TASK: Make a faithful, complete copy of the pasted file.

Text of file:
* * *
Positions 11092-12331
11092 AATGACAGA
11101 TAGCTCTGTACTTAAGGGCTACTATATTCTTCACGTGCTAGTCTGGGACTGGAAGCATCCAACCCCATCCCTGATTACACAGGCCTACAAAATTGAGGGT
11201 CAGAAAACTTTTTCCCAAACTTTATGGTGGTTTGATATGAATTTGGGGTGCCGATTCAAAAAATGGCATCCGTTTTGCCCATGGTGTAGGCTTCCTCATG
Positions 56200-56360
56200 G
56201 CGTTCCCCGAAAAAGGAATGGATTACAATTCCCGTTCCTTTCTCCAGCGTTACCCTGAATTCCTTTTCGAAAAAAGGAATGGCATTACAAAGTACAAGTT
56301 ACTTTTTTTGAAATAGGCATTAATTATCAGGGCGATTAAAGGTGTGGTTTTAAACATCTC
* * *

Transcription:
Positions 11092-12331
11092 AATGACAGA
11101 TAGCTCTGTACTTAAGGGCTACTATATTCTTCACGTGCTAGTCTGGGACTGGAAGCATCCAACCCCATCCCTGATTACACAGGCCTACAAAATTGAGGGT
11201 CAGAAAACTTTTTCCCAAACTTTATGGTGGTTTGATATGAATTTGGGGTGCCGATTCAAAAAATGGCATCCGTTTTGCCCATGGTGTAGGCTTCCTCATG
Positions 56200-56360
56200 G
56201 CGTTCCCCGAAAAAGGAATGGATTACAATTCCCGTTCCTTTCTCCAGCGTTACCCTGAATTCCTTTTCGAAAAAAGGAATGGCATTACAAAGTACAAGTT
56301 ACTTTTTTTGAAATAGGCATTAATTATCAGGGCGATTAAAGGTGTGGTTTTAAACATCTC